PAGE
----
7:21-23 Not everyone professing Christ is genuinely saved. Even the outward verbal acknowledgment of His lordship is in itself not enough to save the unbeliever apart from true repentance and faith. A genuinely saved person is one that doeth the will of my Father, the Greek present tense suggesting that he is continually living in obedience to the will of God as the normal course of his life.

7:24-27 In drawing His concluding illustration of the two foundations, Jesus begins with the word therefore. On the basis of all that He has taught and illustrated, He concluded that all who both hear and do His sayings shall be saved. As a great Master Counselor, Jesus reminded His listener that hearing this message alone will not change his life. He must both hear and do what Jesus has said. The elements of the closing illustration are drawn from the simplicity of nature itself, the rock, the rain, and the winds. The man whose house collapsed was at fault, not because he failed to labor, but because he did not lay the proper foundation. The shifting sand represents human opinion and the doctrines of men as opposed to "these sayings" (verse 28).

Yours in Jesus Christ,

Bishop William B. Caractor
Bishop William Caractor

Brooklyn, NY

#14 Sep 6, 2008
Dear Ladies and Gentlemen:

I greet you in the name of our Lord and Savior, Jesus Christ. It is my sincere prayer that you and the church at large are being Blessed even as you read this correspondence.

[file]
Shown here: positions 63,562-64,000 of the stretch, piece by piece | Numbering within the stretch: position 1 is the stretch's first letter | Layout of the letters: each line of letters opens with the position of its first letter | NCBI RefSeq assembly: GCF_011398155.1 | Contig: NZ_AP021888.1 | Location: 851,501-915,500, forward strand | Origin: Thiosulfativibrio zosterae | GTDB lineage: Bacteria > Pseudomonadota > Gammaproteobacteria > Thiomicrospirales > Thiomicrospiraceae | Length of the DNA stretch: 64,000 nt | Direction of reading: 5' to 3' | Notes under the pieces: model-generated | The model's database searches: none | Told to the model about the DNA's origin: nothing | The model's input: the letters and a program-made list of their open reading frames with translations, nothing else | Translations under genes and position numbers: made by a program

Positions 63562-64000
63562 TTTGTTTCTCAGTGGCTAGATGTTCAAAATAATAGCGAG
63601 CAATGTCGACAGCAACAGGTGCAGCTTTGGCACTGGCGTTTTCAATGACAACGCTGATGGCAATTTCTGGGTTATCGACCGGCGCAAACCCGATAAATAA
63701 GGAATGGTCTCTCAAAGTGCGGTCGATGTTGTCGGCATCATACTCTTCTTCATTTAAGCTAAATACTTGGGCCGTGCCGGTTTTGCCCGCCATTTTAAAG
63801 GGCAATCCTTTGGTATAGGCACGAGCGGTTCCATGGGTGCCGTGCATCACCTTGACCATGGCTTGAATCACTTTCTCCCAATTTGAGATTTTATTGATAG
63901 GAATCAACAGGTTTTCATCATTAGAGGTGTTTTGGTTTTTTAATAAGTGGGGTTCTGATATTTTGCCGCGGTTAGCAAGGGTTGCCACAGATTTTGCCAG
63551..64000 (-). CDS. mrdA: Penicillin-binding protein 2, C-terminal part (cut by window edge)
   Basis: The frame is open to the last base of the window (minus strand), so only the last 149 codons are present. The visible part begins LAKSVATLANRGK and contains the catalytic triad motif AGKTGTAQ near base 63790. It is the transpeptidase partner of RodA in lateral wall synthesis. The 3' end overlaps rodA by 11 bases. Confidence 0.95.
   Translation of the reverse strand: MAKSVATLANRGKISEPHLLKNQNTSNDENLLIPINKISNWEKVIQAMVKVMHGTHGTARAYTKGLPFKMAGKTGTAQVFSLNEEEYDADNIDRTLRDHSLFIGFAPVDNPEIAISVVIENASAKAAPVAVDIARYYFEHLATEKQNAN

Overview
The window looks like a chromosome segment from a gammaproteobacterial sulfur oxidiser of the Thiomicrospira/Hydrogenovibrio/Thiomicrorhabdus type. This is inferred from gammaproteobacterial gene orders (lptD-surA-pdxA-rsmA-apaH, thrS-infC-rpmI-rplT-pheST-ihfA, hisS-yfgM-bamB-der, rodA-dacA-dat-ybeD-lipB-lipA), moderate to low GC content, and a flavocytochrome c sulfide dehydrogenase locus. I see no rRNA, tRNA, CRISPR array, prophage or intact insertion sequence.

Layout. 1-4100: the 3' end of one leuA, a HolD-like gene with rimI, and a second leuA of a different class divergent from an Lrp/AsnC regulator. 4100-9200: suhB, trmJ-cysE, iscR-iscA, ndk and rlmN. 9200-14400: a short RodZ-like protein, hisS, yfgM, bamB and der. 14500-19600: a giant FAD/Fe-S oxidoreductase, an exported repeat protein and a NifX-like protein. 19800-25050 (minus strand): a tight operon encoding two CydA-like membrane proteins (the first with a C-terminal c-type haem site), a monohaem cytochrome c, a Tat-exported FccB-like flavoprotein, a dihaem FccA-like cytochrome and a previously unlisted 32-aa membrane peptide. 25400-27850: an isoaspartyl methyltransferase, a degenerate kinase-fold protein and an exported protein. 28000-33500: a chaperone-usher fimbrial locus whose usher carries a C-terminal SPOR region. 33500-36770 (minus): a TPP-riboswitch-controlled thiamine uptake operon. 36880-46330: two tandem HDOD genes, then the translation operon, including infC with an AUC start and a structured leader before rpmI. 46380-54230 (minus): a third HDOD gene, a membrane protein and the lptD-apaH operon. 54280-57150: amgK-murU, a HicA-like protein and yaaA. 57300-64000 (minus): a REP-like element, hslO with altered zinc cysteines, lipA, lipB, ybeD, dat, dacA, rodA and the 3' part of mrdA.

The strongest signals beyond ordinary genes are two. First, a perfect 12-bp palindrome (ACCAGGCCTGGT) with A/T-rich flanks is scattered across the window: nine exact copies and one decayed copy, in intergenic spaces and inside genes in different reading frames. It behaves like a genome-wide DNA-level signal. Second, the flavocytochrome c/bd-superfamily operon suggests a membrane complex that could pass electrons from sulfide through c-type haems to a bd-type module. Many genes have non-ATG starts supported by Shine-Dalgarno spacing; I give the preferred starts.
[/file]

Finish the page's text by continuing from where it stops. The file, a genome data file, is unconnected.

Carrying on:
“Surely the Lord will do nothing, but he revealeth His secret unto His servants the prophets.” Amos 3:7

We cordially invite you to come and receive a word from the Lord. Our Presiding Prelate, Bishop William B. Caractor will bring the sacred message at New Jerusalem Church of Christ on Sunday, September 21, 2008 at 4:30 p.m. This service is a prophetic service for those who believe that God still speaks to His servants, the prophets. The church is located at 904 Nassau Road, Uniondale, New York 11553 where Elder Ada V. Jones is the Pastor.

We encourage you to come and receive a word from the Lord.

May God Bless you.

Yours in Jesus Christ,

Reverend Helen Caractor
Pastor of St. Peters Spiritual Temple of Prayer
Bishop William Caractor

Yonkers, NY

#15 Sep 7, 2008
Dear Ladies and Gentlemen:

I greet you in the name of our Lord and Savior Jesus Christ. It is my sincere Prayer that you are being Blessed even as you read this email.

As I stated, we have studied the Book of Matthew, the entire month of August. Should you desire any further studies of that Book, please send a self addressed envelope to Discovered Being Ministry Incorporated 160-18 131st Avenue, Jamaica, New York 11434 and your requested information will be send to you shortly thereafter.

This month, we will be studying the Book of Acts, beginning with chapter 1.

1:1 The former treatise must refer to Luke's gospel. Both books were written to an otherwise unknown Theophilus. Theophilus probably was a Roman official, since Luke designates him as "most excellent Theophilus" (Luke 1:3). The Greek term (kratistos) is use only three other times in the New Testament. Each of these is used to address a Roman official: Felix (23:26; 24:3) and Festus (26:25). In the Book of Acts Luke continues the ministry of Christ he began in his gospel. Christ's ministry in Acts is carried on by His Spirit through His disciples.